I enjoy being part of a design team as I believe that innovation is a collaborative effort and mutual inspiration is fundamental to this. My broader interests include political philosophy, and performance studies.

I am also consulting on strategies for devising and developing digital projects and user interactions in different industries and have expertise in design methods for collaboration and co-creation.

I am a member of the Women Who Code organisation, and of Women Hack For Non Profits, doing volunteering work as a UX/UI/Interaction designer in projects with humanitarian/civil rights causes. After being involved in the first Empowerhack, an exciting growing initiative that brings together technology, design, and NGOs to address challenges that affect women & girls around the world, I joined the Draw My Life project leading the data visualisation design.

In 2012 I joined academics from Fashion, Design and Computing to establish the Critical Wearables Futures Collective with the aim to investigate the impact of how sensitive biological data is currently collected and explore opportunities for designing more ethical ways of handling it. This led to an EU Horizon 2020 funded project titled WEAR Sustain which will run until 2019 and will offer an opportunity to experiment with ethical and sustainable approaches towards handling wearable sensor data, databases and related business models.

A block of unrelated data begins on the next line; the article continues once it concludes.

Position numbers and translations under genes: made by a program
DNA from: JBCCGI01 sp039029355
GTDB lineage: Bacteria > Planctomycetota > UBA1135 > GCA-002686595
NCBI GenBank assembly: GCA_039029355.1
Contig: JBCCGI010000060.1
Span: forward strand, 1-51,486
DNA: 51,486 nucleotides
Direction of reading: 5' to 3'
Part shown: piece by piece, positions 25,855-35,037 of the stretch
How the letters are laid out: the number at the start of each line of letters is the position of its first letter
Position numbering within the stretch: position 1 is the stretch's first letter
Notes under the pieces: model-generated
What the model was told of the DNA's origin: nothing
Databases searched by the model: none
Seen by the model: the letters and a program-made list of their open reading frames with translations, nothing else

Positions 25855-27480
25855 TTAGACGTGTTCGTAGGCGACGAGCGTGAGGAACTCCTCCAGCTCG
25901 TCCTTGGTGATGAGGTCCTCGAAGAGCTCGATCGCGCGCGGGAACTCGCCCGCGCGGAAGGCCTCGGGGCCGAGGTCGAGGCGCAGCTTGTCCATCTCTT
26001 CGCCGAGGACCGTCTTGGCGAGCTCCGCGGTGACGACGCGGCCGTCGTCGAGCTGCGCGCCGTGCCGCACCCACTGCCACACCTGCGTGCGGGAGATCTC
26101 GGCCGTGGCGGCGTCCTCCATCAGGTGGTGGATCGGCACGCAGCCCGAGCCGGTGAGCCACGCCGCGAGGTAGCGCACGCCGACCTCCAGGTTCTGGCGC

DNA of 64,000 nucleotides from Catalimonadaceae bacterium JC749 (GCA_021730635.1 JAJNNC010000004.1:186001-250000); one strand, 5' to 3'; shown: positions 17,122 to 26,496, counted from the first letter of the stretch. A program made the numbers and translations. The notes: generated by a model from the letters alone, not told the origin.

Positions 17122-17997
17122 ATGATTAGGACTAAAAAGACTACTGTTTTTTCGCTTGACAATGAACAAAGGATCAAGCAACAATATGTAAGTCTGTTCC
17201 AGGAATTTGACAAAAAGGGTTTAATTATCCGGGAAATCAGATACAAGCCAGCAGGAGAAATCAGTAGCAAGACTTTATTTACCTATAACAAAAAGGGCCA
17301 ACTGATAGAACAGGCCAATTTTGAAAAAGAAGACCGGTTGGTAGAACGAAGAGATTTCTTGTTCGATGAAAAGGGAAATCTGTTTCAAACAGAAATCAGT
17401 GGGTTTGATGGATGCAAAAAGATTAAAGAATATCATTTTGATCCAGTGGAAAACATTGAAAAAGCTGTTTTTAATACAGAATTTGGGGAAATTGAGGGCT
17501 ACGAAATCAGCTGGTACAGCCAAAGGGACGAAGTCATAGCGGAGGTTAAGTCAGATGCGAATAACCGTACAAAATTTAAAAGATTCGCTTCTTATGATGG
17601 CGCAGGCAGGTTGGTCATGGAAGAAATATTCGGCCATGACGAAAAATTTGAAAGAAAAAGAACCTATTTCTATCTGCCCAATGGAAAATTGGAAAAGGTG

ACADEMIC BACKGROUND

I hold a PhD in Human-Computer Interaction Design from the University of Edinburgh in which I investigated design strategies for transfering the craft of puppet stop-motion animation in a digital workspace. As part of my research, I designed and developed together with stop-motion animators a complete system for animating virtual puppets using mediated haptic feedback. The code is open source and available on my Github page.

I hold an MSc in Design and Digital Media (University of Edinburgh), and a BSc in Applied Mathematics and Physical Sciences (National Technical University of Athens).

My work has been published widely in journals and leading academic conferences  such as CHI, Siggraph Asia, HCI International, British HCI, NordiCHI, Springer-Verlang, and Palgrave McMillan.